Trade Surveillance Takes the Ball

Terry Flanagan

In American football, the best defenses are good not just at stopping the other team from scoring, but also opportunistically putting their own points on the board, via safeties, fumble recoveries and interceptions returned for touchdowns.

For large global banks that need to keep tabs on the trading of securities within their ecosystem, the state of the art of surveillance and monitoring is subtly crossing the divide from defense to offense. That is, moving beyond just policing to ensure compliance with regulation (loss prevention), to generating actionable business intelligence (gain-seeking).

“That is possible because once you have behavioral monitoring to stop bad behaviors, you can tweak that to spot behaviors that may lead to revenue opportunities,” said Theo Hildyard, head of solution marketing at Software AG. “It’s about bringing the kind of customer insight, intelligence and customer responsiveness that we see quite a lot in retail, retail banking, telecommunications and other areas, into capital markets.”

Leveraging monitoring systems to generate revenue goes well beyond Surveillance 101. Hildyard noted the firms that are attempting this are typically global, sophisticated, and perhaps most importantly, far-sighted. In other words, the largest ‘bulge bracket’ banks on Wall Street — Goldman Sachs, Morgan Stanley, JPMorgan Chase et al — are leading the way.

Banks have been reticent to talk about the specifics of what they are or are not doing in terms of leveraging surveillance to generate revenue, but reading between the lines of some executive comments, one can reasonably infer that it’s on the radar.

Theo Hildyard, Software AG

Theo Hildyard, Software AG

Last year, Goldman Sachs Chief Executive Lloyd Blankfein suggested that the ubiquity of electronic trading in many markets means the company sits on a massive storehouse of data. “Orders are taken and entered into by clients electronically, and it drives the whole back-end operations into the books and records of our company and their company,” Blankfein told Bloomberg Television. “We are a technology firm, and (technology) doesn’t stay still.”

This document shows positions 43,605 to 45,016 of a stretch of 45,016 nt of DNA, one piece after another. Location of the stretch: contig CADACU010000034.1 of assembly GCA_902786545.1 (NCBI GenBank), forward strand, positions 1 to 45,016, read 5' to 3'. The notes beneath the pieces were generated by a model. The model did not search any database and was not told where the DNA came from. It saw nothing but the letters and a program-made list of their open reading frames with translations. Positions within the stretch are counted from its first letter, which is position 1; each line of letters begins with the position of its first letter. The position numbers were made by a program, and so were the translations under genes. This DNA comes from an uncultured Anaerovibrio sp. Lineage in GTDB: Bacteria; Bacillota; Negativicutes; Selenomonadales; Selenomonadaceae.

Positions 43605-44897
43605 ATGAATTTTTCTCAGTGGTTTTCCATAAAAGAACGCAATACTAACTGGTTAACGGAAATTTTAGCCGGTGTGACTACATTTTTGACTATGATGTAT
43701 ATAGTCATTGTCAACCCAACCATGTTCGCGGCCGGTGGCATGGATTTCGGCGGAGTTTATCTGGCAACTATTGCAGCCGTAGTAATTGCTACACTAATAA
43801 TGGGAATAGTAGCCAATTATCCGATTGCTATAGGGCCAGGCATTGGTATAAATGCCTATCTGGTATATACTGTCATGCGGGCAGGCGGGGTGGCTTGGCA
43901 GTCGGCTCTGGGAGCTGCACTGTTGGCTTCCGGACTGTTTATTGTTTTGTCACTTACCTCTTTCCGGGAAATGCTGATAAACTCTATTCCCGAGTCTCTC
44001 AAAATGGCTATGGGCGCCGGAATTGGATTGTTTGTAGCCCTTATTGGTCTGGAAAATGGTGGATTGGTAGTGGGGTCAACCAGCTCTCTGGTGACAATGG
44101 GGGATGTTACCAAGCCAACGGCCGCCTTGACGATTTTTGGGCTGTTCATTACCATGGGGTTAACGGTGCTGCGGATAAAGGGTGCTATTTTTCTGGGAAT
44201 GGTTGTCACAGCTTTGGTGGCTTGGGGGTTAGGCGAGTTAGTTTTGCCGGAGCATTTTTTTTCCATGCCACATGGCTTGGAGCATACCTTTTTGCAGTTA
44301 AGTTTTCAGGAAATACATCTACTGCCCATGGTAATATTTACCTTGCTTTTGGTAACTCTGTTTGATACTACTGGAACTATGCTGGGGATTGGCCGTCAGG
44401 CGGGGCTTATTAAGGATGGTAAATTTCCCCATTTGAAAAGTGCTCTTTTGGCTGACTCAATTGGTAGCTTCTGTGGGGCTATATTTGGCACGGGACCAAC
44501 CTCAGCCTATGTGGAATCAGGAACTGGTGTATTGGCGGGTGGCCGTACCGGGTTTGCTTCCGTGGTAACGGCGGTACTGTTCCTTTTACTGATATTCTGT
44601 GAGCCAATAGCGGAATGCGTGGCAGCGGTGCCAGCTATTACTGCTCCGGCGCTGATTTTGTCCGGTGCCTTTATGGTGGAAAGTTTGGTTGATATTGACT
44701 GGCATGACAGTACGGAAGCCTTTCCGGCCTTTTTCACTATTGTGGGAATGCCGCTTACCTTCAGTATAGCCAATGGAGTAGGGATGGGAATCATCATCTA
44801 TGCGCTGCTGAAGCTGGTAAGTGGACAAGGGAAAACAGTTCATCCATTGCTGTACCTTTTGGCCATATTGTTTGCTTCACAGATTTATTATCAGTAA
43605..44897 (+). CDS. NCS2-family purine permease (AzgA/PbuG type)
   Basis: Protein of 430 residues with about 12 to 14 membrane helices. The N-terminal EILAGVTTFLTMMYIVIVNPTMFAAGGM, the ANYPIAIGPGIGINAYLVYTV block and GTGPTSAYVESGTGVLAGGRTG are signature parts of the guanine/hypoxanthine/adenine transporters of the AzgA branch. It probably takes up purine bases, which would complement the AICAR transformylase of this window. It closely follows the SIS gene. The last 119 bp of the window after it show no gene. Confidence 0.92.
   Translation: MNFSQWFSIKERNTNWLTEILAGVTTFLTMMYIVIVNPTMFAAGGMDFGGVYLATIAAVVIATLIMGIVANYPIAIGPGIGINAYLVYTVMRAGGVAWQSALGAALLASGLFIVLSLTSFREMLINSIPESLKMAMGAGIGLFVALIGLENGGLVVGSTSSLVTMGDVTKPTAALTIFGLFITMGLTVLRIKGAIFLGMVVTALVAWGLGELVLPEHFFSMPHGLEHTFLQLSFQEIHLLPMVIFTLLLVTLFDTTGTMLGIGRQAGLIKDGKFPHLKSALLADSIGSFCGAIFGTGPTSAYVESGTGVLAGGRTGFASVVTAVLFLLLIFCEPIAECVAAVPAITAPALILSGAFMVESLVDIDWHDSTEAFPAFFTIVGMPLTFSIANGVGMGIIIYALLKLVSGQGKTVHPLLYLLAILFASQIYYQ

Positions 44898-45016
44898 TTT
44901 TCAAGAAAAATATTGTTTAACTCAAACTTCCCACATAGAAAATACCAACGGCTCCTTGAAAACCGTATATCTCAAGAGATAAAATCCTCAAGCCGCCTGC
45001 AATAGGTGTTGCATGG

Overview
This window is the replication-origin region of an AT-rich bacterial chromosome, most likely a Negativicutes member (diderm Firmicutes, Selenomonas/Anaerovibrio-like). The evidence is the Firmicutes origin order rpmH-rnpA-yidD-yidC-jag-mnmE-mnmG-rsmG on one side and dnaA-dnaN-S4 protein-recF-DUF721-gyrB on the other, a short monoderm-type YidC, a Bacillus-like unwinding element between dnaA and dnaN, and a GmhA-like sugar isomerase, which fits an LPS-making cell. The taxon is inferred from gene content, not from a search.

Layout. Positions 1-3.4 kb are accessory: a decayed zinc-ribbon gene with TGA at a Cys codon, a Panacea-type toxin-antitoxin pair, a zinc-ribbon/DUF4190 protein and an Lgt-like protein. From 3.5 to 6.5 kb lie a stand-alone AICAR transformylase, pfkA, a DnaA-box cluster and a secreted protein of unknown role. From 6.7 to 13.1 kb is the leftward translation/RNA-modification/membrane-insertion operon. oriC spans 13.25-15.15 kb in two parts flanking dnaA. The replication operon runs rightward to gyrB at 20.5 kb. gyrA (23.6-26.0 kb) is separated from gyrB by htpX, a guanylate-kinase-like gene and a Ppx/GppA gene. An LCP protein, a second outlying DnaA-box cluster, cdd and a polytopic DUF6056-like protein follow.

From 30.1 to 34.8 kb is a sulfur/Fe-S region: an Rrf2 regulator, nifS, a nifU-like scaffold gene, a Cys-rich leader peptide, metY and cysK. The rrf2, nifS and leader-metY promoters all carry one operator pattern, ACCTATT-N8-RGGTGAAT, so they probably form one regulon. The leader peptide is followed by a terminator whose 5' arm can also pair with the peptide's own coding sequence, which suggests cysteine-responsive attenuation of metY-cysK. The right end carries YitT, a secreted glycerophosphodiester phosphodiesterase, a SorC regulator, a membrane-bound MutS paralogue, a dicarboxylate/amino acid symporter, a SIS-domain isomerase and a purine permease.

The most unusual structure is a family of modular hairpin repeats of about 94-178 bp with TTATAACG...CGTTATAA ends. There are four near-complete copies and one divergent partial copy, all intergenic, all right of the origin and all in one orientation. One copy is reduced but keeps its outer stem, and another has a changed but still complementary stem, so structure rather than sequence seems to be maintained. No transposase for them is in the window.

In April 2015, Harvey Schwartz, Goldman’s chief financial officer, noted the firm’s technology is the product of decades of investment, and recently a healthy portion of the tech buildout has been directed toward regulatory compliance. Beyond clearing that baseline and maximizing operational efficiency, “are there ways we can grow revenues from technology?” Schwartz asked on an earnings conference call. “We are constantly monitoring that.”

Technology is typically ‘democratized’ by being available and affordable to more market participants over time. For now at least, generating business intelligence via trade monitoring and surveillance is the purview of the banks at the top of the sell-side food chain.

In an era of tepid overall trading volumes, “it makes sense for big banks to invest in smart technology to juice returns,” said David Hendler, founder and principal of Viola Risk Advisors. “Regional banks don’t have the same ability to invest. So this might preserve the leadership and perpetuate the strategic advantage of the big New York and London banks.”

Software AG’s Hildyard observed that so far, banks’ generation of  business intelligence from trade-surveillance systems has been concentrated in one line of inquiry. ”People want to know if their customer is doing less trading with them today than they typically do,” he said. “They don’t want to know that at the end of the day. They want to know that by about the middle of the day, so they can get on the phone with them and nip it in the bud.”

“This is about detecting behaviors that could lead to negative outcomes, or behaviors that could lead to positive outcomes,” Hildyard said. “So someone not trading would be a positive behavior, but knowing about it could lead to a positive outcome. It’s a subtle but important distinction.”

Featured image by Brocreative/Dollar Photo Club

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